I guess I just felt like I was playing Command and Conquer or Dark Reign from the 90s. When homeworld was a first step out of that RTS cookie cutter stage to something more real and wargame like. But instead they regressed imho. Not that its not enjoyable. But it's cute nostalgia rather than a serious game. I don't think multiplayer will last long. Just one mans honest opinion. Trust me, other games I am really happy with, I am not always like this. But when you have homeworld as a base you expect a lot. For example I am a big fan of naval action, it's doing things in a new and realistic way while allowing learning and history's richness to permeate as well as being fun.

    Just tried 15mins of single player skirmish before work. NO save button and what is with the seemingly tacked on static population modules. Not very military or in the spirit of a mobile fleet.

    I like BBI by the way. They have done nothing wrong. Game is solid and works. It's just that imho it's a little on the bland simplistic non-innovative side when it comes to mechanics. Some of the stuff that could have been innovative became simple "coh2 or dow2" style skill buttons... abstract and really just cop outs instead of real mechanics. I mean really, an ability with a 20 second window that allows the raising of turrets for indirect fire? WTF. It's like some of the focus was on making stuff up, rather than making a system that was believable and useful... most things are good but some just seem to be in for the hell of it. Like coh and dow you just expect outlandish magical abilities.

    P.S. Where is the community congregating for homeworld and DOK these days? The gearbox forums are the first to come up and they look dreadful, then you have steam and I guess the old relic forums.

  • #2
    Oh and can somebody explain to me why the high ground is an advantage? Is there some sort of strange physics trick on this planet? I mean I can understand it when we were using spear and shield but these weapons I imagine would be powerful no matter where they are fired from. Is it a damage bonus they get?

    Comment


    • #3
      Hi Destraex! Thanks for such detailed and thought-out feedback! The community is pretty spread out at the moment, but this is the best spot to deliver feedback that you want us at BBI to read.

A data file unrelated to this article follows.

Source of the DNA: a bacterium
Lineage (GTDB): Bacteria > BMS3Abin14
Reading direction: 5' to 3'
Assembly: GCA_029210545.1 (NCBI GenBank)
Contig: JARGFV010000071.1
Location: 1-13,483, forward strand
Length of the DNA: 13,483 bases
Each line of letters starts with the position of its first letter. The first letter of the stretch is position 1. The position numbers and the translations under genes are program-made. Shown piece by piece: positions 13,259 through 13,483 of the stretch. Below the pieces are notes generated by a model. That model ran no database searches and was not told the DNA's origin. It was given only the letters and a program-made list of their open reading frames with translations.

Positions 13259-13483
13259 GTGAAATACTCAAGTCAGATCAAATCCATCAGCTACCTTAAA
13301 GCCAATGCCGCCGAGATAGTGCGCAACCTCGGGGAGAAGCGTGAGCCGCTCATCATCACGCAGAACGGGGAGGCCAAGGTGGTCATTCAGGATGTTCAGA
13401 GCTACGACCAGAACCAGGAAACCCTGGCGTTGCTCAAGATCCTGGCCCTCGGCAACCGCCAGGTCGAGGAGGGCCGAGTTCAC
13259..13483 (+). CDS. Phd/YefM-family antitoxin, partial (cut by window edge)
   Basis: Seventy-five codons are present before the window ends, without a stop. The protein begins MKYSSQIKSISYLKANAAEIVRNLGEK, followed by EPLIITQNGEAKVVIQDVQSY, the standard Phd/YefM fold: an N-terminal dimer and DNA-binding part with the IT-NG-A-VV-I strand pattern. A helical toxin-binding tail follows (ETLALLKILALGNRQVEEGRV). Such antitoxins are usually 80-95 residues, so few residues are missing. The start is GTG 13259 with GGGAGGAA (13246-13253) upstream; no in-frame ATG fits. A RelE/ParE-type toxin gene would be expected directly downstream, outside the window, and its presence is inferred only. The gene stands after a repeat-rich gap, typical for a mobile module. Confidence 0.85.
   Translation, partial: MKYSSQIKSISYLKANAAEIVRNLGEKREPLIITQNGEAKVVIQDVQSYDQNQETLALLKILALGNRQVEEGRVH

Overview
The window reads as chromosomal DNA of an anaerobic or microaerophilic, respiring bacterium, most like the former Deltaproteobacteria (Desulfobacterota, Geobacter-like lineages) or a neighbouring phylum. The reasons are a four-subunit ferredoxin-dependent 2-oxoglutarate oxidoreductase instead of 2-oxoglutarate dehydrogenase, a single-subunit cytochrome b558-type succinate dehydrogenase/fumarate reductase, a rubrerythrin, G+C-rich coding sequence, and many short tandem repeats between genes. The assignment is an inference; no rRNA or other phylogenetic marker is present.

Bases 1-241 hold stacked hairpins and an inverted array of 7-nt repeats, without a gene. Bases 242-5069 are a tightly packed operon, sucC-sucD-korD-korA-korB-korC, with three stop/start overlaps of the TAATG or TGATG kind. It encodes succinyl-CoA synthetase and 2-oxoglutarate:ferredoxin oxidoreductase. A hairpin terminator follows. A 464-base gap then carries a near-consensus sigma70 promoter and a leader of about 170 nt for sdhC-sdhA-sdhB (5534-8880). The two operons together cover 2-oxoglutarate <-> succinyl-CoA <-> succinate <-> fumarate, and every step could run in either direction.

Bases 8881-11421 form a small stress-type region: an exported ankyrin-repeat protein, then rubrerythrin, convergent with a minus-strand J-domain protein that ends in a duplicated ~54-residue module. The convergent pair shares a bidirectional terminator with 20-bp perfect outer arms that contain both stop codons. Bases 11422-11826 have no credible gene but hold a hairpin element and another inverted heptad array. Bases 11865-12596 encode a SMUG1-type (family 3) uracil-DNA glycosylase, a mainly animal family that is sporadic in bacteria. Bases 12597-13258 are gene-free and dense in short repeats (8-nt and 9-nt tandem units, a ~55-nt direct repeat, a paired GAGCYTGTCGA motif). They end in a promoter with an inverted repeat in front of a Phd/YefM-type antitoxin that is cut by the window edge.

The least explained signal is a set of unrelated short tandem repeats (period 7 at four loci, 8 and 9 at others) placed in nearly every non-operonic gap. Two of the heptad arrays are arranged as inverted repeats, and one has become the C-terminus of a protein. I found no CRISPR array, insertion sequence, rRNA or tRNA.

We debated many, many different gameplay systems during development. As is always the case, it can be difficult to nail down the level of detail in the simulation, how much you choose to represent vs. abstract, etc. In many ways you're correct about incorporating elements of abstracted gameplay as seen in games like CoH, DoW and Starcraft. At the same time, we have many systems in place which fall in line with more realistic games like Wargame (such as our accuracy model where units lose accuracy over distance, and vehicle movement, for example). We intentionally wanted to land somewhere in the middle, and it was often difficult to chose which systems would and would-not be part of the final product.

      For reference, here is an image we used internally to guide gameplay design, relative to comparable titles.



      Ultimately, a variety of factors drove these decisions, ranging from design intent to production realities (such as budget / time). That all said, the future of DoK is bright! Reception has been strong, and we now have the chance to revisit all the things we simply couldn't do previously, or re-evaluate some of the decisions we did make, based on the feedback from our Players.

      Comment


      • #4
        Originally posted by Destraex View Post
        Oh and can somebody explain to me why the high ground is an advantage? Is it a damage bonus they get?
        ​While the game adds a damage amplifier to units on higher ground, a unit on higher ground gets to choose which side of the hill/dune to be on.